June 18, 2019
When it Comes to Africa’s Streaming Market, Spotify and Apple Have Been Beat
When Chinese music streaming company Transsnet decided it planned to break into the lucrative African market, they partnered with the parent company, Transsion Holdings, the makers of popular phone brands such as Infinix and TECNO to pre-install their Boomplay app on their handsets.
The promotion of these handsets then directly contributed to the delivery of Boomplay direct to the consumer after it was officially released in 2015 with the launch of TECNO’s first music phone Boom J7.
Boomplay has since become the largest streaming music service in Africa, with 46 million users on the continent and boasts a catalog of five million videos and songs.
At the same time, Spotify and Apple have singularly chased after users in developed markets, leaving Boomplay virtually unchallenged in securing a hefty 50% share of Africa’s phone market; the firm is also the largest provider of handsets on the continent.
Phil Choi, Transsnet’s head of international acquisitions, says Africa’s increased mobile penetration over the past few years is part of why it is Boomplay’s primary market. “There is tremendous potential and growth being witnessed and with the increasing internet infrastructure, we feel there is great opportunity in Africa,” he claims.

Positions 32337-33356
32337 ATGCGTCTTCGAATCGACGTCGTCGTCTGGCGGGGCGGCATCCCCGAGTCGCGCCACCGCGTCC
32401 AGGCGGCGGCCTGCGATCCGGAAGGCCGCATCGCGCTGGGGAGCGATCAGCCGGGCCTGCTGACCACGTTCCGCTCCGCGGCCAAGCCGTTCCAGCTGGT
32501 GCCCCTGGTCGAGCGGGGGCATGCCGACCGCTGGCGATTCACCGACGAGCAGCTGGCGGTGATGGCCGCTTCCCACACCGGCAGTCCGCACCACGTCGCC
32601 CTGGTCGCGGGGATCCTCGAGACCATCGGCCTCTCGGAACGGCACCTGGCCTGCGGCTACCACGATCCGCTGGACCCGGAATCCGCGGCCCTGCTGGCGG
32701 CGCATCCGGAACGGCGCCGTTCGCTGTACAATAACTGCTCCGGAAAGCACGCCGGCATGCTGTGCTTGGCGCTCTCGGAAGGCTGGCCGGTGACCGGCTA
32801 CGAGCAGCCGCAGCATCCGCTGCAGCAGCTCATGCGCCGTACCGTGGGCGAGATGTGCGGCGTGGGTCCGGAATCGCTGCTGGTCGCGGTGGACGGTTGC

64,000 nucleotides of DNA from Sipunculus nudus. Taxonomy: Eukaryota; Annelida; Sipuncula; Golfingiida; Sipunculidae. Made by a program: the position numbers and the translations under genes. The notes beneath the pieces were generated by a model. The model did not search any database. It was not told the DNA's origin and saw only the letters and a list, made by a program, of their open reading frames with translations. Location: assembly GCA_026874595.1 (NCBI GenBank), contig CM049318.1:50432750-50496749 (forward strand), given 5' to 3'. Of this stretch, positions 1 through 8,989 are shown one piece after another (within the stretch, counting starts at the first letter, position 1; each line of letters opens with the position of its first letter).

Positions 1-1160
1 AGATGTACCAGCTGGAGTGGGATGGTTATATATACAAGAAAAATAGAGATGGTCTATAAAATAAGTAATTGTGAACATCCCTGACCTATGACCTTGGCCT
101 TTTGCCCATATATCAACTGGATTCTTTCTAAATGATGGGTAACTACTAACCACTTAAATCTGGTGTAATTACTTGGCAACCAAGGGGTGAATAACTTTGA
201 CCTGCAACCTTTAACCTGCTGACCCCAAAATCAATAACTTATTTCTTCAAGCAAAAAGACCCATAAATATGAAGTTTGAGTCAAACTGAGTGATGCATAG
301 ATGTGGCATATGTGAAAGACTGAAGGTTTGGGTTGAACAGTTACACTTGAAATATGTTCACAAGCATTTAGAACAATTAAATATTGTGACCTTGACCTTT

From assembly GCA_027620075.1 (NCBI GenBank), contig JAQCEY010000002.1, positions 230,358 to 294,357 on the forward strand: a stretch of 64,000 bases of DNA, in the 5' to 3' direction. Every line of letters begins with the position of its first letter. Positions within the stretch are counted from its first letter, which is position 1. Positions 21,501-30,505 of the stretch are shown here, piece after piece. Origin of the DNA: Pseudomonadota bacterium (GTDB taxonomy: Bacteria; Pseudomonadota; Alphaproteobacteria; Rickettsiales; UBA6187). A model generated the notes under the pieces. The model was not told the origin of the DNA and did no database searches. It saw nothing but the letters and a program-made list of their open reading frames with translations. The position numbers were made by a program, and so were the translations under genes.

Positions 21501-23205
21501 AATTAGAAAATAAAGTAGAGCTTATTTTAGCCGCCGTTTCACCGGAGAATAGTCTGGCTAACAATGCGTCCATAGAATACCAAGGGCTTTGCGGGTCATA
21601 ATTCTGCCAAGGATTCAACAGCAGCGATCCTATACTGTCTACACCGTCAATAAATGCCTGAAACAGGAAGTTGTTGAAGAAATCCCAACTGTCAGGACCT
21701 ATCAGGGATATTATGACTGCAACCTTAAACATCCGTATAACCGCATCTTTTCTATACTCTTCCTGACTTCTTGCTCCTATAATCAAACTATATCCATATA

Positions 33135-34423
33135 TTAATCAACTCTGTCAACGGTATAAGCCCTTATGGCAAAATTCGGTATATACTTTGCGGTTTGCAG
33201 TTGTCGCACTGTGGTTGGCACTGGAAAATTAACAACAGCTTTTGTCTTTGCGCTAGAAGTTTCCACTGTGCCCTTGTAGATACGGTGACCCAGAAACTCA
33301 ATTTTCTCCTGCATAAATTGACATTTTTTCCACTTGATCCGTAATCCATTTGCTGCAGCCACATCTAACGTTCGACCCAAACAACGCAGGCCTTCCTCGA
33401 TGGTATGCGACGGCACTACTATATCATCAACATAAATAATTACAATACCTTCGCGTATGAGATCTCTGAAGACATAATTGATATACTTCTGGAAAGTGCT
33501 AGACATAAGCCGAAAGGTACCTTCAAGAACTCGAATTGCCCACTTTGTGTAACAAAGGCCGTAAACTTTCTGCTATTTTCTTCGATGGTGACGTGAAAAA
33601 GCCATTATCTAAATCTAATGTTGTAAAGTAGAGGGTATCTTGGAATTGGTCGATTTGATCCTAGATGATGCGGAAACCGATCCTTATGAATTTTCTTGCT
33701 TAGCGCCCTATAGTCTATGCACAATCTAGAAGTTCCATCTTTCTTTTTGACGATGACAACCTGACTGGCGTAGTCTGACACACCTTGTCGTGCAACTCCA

The African continent, which is home to 1.2 billion people, currently has the fastest internet growth rates, and the number of data users across the continent is rising by a jaw-dropping 20% year on year. Much of this growth has been attributed to the continent’s youth population, the youngest in the world, and United Nations figures project this number to more than double its 2015 total of 226 million by the year 2055.
Indeed, the rapidly growing youth population is using mobile phones for everything: from shopping to social media to online banking.
Nonetheless, Choi says providing vibrant African music is at the core of Boomplay’s objectives due to the sheer volume of music young African people listen to. Earlier this year, Boomplay signed a direct licensing agreement with Warner Music, allowing it to distribute more than one million songs to its community of listeners in 10 countries including Cameroon, Rwanda, and Zambia.
Meanwhile, Spotify only launched its first service in Africa in March 2018, while Apple Music has a marginally stronger foothold with a presence in 12 African countries, including Tanzania, Nigeria, and Guinea-Bissau. At the same time, both US giants have accessibility barriers in the African market.
“It is hard to access Apple music and Spotify in Africa, but a lot of Africans still do through virtual credit cards and VPN services,” Tech Analyst Victor Ekwealor says.
Even then, Boomplay is plowing ahead with plans to dominate the music streaming business in Africa after raising $20 million in funding in April.
“The funding will be used to fuel our expansion across more Francophone regions as well as other parts of Africa,” said Choi, “Our vision is to be the biggest distributor of African music in the world.”